Second, I love the lifestyle. I’m an adventurous person – I love trying new things, traveling, and meeting interesting people – and porn affords me those opportunities. I’m an exhibitionist, so even when I’m filming fetishes that aren’t my turn-on, the work is sexually enjoyable. I’m also bisexual and in a somewhat open relationship with my husband, so the adult industry gives us a safe place to explore our desires. It’s a blurry line between work and play.
The stigma of the industry is by far the most challenging. I’ve lived a double life in numerous ways, and how open and honest I should be is always a question in my mind. I started from a research perspective, so while its really difficult at times, I’m thankful for it. Not only has it forced me to grow and confront my own insecurities, but living and working at the intersection of so many cultural beliefs about sex – I’ve learned so much more than I ever could have from a book… Not to mention learning that some of my book knowledge wasn’t really true after all!
Oh goodness, you are so right on there – there’s this thing we have as a culture: if it’s in a book written by an academic, it must be true. And unfortunately, myriad errors and/or misrepresentations often go unchecked, especially surrounding sexualities and sex work. Most times people either don’t know any better or are too intimidated by stigma to speak up – it’s all very Coming of Age in Samoa.
What about the other aspects of your work? Are there any challenges or best things associated with all of that?
Many of the challenges I experience are the same as any other business – marketing, managing, accounting, balancing the ‘work’ side and the fun side. I’ve only focused on adult as my primary source of income in the last year, and I’m very much in the growing stage, doing most of the work myself. It can be stressful, but I have to laugh sometimes. I mean, how stressed can you get about farting? It’s built in comic relief.
Ha!! So, has any of this affected your personal life?
I kept my industry work a secret from everyone except my husband for over a year. I wound up isolating myself from friends and family I didn’t think would understand. As I started ‘coming out,’ some have been supportive, others have not. This aspect has been the most difficult. Nobody’s been that surprised, though!
On the other hand, my sex life has improved so dramatically I’m amazed, since I once believed my body was broken. The educational side of my work has given me the time and energy to explore my sexuality in depth – to figure out what works and what doesn’t – and then share it with others. The fetish work has helped me overcome the shame I used to feel for my own fantasies. Directing video has taught me how to better communicate, which helps not only in sex but all my relationships. Overall, the adult industry has given me a space to explore my sexuality and be the crazy self I downplayed for so long. I’m really quite happy, and I can’t imagine anything I’d rather be doing with my life.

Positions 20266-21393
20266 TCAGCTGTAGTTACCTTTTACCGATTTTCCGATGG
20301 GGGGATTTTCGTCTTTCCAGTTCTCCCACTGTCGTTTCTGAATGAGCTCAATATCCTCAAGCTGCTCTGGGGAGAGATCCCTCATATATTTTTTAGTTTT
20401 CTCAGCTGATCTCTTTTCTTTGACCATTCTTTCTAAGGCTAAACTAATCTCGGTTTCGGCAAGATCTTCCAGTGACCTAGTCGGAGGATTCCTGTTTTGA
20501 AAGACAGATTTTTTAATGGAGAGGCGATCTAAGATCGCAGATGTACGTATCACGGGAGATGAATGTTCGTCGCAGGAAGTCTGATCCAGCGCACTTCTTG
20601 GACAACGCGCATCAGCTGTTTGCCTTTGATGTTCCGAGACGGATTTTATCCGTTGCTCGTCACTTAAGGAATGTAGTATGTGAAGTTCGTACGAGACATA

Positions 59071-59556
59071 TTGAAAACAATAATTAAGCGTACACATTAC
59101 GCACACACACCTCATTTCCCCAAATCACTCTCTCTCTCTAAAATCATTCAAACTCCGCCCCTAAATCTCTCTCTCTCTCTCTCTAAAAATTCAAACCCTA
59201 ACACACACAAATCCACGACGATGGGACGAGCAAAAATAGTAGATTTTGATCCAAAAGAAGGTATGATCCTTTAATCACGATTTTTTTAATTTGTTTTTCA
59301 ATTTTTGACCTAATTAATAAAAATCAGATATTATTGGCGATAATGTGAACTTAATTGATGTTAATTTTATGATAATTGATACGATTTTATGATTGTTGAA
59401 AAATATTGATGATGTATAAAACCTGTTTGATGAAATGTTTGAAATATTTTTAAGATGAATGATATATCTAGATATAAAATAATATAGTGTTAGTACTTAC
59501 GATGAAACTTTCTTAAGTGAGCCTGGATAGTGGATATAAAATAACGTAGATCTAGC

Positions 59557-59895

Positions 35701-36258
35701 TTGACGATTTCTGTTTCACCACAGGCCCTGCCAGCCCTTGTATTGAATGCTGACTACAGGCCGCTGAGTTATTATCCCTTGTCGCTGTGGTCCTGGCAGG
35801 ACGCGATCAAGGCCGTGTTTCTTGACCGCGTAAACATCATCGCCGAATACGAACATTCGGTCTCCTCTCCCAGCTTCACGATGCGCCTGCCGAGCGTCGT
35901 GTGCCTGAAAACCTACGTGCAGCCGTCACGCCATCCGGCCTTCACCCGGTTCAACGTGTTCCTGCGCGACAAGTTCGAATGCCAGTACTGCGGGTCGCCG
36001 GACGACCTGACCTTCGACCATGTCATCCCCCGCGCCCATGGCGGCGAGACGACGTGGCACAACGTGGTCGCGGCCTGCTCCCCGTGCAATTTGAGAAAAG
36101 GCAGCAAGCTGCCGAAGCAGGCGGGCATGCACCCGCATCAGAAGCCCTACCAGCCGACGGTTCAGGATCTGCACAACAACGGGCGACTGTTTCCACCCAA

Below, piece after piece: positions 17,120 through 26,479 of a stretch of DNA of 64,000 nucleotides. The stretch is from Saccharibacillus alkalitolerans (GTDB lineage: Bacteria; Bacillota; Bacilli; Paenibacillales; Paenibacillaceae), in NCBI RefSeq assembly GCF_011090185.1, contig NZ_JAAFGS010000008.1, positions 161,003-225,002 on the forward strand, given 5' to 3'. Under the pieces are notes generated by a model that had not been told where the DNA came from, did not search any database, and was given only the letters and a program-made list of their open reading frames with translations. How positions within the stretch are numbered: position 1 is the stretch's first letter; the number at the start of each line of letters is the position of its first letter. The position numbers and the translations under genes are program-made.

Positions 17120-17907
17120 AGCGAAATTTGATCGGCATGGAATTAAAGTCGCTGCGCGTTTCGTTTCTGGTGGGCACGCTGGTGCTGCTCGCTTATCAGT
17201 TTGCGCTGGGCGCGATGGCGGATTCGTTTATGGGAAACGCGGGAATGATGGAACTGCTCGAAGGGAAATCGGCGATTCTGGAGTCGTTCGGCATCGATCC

Ahhh that’s just lovely… and so different from the picture that’s all too commonly painted. So, where do you see yourself in five years?
In 5 years… I’ll be Dr. Kelsey, probably with a kid or two, still on camera but more behind the scenes. My primary focus will shift to my educational line, offering not only porn but other products and programs to help people embrace their sexuality. I also have some more mainstream porn productions in mind for the future.
It’s not easy to be real about sex – with yourself, and especially with a partner. People are so worried about being seen as ‘normal’ that they downplay who they really are. It’s hard to have an intimate relationship trying to be someone you’re not. In many ways, it’s easier and less risky to fit in, but at what cost? As far as I know, we only get one life here. I believe, and it’s been my experience, that the more you’re honest about your sexuality (wants & needs, fantasies, the lighter AND darker sides) the happier and more real you’ll be at work or with friends and family. Because sex problems can be so challenging and deeply personal, I believe if a person can overcome these issues, other issues become easier to handle. Better sex = a happier life.”
You said it, sister!!
What happens when you stop “being” and start “doing” – well, it’s up to you to find out. Kelsey is here as a resource to help you find your way.
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From performers to post-production, office workers to executives, PVVOnline’s feature Back Stories explores the lives of people who work in all aspects of the adult industry.
Images courtesy of Kelsey Obsession.
You may quote anything herein with the following attribution: “Reprinted from PVVOnline/Porn Valley Vantage, copyright © Chauntelle Anne Tibbals, PhD (www.PVVOnline.com).”